• Join over 1.2 million students every month
  • Accelerate your learning by 29%
  • Unlimited access from just £6.99 per month

Introduction to study of the River Shuttle.

Extracts from this document...


Introduction to study of the River Shuttle. This geographical report will focus on the changes in the characteristics of the River Shuttle as it flows down stream. The River Shuttle is approximately 6.3km in length. It flows from New Eltham (grid reference 443 737, landranger 117 0rdnance survey map), through Bexly where it flows into the River Cray (501 702.) The aim of this investigation is to test three hypotheses. 1.) The velocity of the river increases as it moves down Stream. 2.) Bed load calibre decreases as you move down stream. 3.) There are no significant differences in the channel characteristics of a small river as it moves down Stream. Methodology. These hypotheses can be tested using several methods. Although the methods used are not completely reliable, due to lack of professional equipment, they can still give a fairly accurate reading for each hypotheses. Velocity was tested by timing the length it takes for a small and light object to travel over a 5m stretch at each site. Bed load calibre was tested by measuring five random pebbles from within the river, using callipers and taking an average. ...read more.


Research was carried out on the bend of the river. Site nine. This site is found in woodland area and backs on to nearby housing. A barrier has been built to try and protect these houses. There is little evidence of pollution. Site ten. The river is situated in a wood-land area so there is little pollution. This site is found near where the River Shuttle joins the River Cray. Hypothesis two. Bedload calibre decreases as you move down stream. The graph above disproves the hypothesis that bed load calibre decreases as you move down stream. There are no patterns, trends or relationships that occur when looking at the average bed load calibre for each site. Site two, for example has an average bed load calibre of 5.0cm. Site ten however has just an average of 3.32cm. This would not normally be expected. The averages vary greatly and there is no significant evidence of an increase or decrease of pebble size. Hypothesis three. There are no significant differences in the channel characteristics of a small river as it moves down stream. ...read more.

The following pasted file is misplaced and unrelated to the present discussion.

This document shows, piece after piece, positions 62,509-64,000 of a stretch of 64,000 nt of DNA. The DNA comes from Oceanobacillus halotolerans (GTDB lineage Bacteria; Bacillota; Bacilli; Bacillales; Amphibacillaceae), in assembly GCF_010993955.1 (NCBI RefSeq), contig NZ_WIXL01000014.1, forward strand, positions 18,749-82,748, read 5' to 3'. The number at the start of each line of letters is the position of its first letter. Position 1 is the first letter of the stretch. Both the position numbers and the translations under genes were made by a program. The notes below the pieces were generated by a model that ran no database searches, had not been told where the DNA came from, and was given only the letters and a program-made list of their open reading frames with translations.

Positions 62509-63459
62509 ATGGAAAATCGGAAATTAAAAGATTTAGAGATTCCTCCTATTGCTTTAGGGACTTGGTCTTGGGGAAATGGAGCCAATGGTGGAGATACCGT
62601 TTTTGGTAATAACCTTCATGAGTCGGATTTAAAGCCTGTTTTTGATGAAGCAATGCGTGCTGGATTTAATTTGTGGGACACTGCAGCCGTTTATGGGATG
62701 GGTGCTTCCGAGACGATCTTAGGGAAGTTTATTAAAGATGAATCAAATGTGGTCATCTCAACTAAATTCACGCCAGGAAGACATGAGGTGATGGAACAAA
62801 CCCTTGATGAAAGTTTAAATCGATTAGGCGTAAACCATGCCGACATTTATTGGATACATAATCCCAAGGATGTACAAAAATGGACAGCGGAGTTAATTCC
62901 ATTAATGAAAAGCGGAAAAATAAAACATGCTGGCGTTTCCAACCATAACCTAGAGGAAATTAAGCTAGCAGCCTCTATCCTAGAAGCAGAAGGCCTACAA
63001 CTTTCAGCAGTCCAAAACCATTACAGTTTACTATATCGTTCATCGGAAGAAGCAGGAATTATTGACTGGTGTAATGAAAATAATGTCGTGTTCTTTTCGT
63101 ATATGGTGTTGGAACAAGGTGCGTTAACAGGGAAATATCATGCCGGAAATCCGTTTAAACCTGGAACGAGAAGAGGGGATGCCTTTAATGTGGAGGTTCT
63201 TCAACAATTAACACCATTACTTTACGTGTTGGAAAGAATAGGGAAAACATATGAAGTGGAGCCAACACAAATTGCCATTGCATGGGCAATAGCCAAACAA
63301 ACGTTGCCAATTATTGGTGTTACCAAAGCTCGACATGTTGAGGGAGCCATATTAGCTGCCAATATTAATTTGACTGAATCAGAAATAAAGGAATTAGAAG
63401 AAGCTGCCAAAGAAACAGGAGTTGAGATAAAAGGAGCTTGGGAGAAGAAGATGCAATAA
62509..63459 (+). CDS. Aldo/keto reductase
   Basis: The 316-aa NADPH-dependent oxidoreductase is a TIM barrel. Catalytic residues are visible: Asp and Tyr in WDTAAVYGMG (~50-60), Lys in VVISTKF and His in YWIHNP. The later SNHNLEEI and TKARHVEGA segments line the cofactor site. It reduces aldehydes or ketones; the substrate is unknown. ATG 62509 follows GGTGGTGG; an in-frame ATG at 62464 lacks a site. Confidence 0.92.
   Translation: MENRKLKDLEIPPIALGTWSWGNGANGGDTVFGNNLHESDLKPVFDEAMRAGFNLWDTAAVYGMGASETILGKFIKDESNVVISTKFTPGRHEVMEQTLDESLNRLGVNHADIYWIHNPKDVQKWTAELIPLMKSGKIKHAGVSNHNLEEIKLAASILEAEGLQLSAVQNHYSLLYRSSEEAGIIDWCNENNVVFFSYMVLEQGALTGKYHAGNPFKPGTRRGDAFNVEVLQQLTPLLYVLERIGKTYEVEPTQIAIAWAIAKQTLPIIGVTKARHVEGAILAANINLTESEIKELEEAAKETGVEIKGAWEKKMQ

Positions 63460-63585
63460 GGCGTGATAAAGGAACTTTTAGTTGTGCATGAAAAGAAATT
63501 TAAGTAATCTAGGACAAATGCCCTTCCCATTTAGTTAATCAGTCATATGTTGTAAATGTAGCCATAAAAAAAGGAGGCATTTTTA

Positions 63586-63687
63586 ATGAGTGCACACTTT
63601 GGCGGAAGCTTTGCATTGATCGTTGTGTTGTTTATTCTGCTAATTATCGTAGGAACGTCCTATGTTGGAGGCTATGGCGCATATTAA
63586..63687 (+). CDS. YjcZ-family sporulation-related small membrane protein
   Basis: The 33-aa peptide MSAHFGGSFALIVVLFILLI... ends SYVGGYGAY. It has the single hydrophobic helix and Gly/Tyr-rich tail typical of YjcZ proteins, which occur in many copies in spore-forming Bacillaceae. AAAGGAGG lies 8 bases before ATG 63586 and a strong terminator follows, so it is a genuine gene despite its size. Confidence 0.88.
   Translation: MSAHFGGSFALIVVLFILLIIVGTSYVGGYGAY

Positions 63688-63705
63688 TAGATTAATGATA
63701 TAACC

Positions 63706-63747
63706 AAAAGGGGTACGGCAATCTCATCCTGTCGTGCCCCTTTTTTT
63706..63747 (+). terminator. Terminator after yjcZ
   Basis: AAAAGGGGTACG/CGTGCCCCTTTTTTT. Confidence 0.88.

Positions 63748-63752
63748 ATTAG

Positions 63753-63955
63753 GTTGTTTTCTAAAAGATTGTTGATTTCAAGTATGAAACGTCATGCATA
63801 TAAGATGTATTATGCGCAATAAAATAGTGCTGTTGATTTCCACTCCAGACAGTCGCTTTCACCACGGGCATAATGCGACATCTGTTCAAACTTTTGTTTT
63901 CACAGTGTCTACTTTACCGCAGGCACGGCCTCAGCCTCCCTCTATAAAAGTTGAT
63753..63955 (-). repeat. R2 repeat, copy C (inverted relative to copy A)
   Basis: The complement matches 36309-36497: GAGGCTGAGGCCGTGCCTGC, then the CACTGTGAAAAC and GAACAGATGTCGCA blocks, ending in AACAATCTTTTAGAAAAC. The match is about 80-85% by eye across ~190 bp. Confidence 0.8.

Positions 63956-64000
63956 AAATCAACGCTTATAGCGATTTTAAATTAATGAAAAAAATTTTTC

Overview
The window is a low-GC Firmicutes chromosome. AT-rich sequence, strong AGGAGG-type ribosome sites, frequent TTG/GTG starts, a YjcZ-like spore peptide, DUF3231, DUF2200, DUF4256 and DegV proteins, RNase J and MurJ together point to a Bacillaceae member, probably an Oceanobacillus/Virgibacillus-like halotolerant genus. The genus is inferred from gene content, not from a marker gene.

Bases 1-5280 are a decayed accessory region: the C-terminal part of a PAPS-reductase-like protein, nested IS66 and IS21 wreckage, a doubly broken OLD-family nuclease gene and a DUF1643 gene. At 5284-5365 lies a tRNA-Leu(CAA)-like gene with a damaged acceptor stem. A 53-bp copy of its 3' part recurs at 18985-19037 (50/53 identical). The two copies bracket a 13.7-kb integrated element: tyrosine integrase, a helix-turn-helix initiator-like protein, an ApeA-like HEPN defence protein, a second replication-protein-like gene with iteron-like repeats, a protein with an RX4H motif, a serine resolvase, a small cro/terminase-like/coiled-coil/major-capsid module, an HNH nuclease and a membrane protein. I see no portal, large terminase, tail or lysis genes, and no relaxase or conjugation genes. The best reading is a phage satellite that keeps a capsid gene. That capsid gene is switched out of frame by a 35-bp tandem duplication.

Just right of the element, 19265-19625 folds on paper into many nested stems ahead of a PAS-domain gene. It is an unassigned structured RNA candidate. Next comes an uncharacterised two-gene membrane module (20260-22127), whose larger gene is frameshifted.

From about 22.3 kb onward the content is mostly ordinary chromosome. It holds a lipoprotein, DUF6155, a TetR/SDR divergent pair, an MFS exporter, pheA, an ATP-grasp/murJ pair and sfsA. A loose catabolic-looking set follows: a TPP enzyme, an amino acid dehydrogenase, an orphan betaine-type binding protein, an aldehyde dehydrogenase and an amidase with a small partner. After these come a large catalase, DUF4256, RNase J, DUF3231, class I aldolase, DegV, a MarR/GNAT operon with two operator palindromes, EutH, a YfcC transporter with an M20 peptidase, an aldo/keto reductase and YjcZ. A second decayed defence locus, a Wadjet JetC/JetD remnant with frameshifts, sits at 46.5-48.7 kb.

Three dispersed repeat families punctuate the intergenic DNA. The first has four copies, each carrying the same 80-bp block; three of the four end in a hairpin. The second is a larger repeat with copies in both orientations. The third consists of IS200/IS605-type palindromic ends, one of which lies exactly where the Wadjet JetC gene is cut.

One explanation is that factors such as pollution levels, the situation of the site and the depth of water can affect the velocity. This could be overcome by using more professional equipment to collect our results. Although we took three velocity readings from three different parts of the river and worked out an average, if more readings were taken, the results may have been more accurate. I expected bedload calibre to decrease as I travelled down stream. There was, however, no trend in bedload calibre size. Although we took a random sample, they were from the same area of the river and this may have affected the results. If we had taken a random sample from five different areas within the site and worked out an average my results may have been more reliable. Also because its such a small river and velocity isn't extremely high, pebbles on the river floor bed are not as likely to decrease in size as predicted. Finally, I found that there were significant changes in the river characteristics as we moved down stream. Erosion, weathering and deposition are all factors which affect the characteristics of the River Shuttle and this is shown in the dramatic changes in the shape of land from site one through to site ten. ...read more.